Sugar prospects sweet - Rickards
Allan Rickards, chairman of the All-Island Jamaica Cane Farmers' Association (AIJCFA), says that there are encouraging signs that sugar manufacturers could realise the projection of 100,000 tonnes of sugar for the 2016-2017 crop year.
However, the AIJCFA boss, who is renowned for his trademark frankness, says that he is nonetheless concerned that the positive projection could be harmed by the numerous incidents of cane fires.
"Production has increased over last year, and the weather has been glorious," said Rickards in an interview with The Gleaner on Tuesday, "The projected 100,000 tonnes is on the cards. Just the return of Appleton alone boosted that position, so there are encouraging signs around.
"What we cannot deal with is the human factor and the continuous illicit burning of cane, especially in Frome and Monymusk," Rickards noted. "We cannot have this sort of progress and have people try to derail the effort, so we will have to do some serious community work.
"This has been a longstanding problem at Frome, but we don't have a clue why they would be burning cane in Clarendon," said Rickards. "... and what we noticed is that it has intensified as we get closer to the opening of the factory, and it is very structured and organised, and as cane farmers, we are concerned."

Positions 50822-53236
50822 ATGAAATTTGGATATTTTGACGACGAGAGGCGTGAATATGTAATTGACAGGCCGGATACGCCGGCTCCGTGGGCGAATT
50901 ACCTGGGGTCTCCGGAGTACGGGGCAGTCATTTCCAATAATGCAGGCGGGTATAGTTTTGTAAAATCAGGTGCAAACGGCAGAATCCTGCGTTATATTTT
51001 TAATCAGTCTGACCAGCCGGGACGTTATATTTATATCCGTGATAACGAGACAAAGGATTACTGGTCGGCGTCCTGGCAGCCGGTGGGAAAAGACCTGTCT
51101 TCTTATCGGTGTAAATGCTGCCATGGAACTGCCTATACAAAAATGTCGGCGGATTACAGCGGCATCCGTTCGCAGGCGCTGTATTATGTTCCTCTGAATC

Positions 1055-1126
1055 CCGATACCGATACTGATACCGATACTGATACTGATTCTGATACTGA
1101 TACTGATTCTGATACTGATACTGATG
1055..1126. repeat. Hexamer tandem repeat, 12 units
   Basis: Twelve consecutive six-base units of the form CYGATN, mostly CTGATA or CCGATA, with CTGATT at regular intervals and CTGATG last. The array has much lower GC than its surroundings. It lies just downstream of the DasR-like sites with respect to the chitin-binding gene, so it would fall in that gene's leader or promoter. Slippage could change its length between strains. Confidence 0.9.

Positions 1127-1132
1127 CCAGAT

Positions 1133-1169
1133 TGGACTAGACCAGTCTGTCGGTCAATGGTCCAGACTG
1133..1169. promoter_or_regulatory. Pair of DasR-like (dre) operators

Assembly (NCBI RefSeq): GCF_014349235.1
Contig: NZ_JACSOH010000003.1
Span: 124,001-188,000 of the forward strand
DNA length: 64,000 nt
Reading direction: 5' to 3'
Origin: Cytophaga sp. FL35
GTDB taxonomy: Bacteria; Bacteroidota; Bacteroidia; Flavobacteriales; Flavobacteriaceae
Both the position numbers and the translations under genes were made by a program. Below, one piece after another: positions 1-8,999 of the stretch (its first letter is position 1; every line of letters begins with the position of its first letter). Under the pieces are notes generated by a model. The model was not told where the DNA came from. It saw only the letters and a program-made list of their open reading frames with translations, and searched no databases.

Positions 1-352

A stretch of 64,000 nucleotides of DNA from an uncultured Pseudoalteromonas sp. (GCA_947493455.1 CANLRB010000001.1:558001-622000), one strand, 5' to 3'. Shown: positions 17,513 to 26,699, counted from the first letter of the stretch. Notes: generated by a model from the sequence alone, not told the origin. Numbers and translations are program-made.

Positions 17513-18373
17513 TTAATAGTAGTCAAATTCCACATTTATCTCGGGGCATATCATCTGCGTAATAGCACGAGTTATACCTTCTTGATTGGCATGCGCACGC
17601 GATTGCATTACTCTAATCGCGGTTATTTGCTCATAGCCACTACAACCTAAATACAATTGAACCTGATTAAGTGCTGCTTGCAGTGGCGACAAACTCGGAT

Local experts believe that the projected target is sufficient to supply the local market, satisfy the current US quota, and deal with the Tate and Lyle shortfall from the last crop year.
... Illicit burning scorches industry
Last year, the United Kingdom-based sugar refiner Tate & Lyle agreed to defer a portion of the 48,000 tonnes supply that they were due to get from Jamaica Cane Product Sales (JCPS), which encountered problems and was only able to supply 82,855 tonnes of the contracted 1.12 million tonnes of cane.
However, as Rickards pointed out, illicit cane fires remain the worrisome concern. In Clarendon, cane farmers have lost over 23,000 tonnes of cane to illicit fires in recent weeks; while at Frome, 43,135 tonnes, valued at $260 million, has been destroyed. Of that amount, 10,450 tonnes is farmer's cane (grown by suppliers).
However, despite the challenges, the return of the Appleton Estate, after a one-year hiatus due to a court injunction, should significantly boost the final output as that estate is expected to produce in excess of 30,000 tonnes of the sweetener.
Golden Grove is said to be on the right track and should produce over the 10,000 tonnes projected for the season; while with an already improved cane supply, Worthy Park could be going beyond the the 26,000 tonnes they have targeted.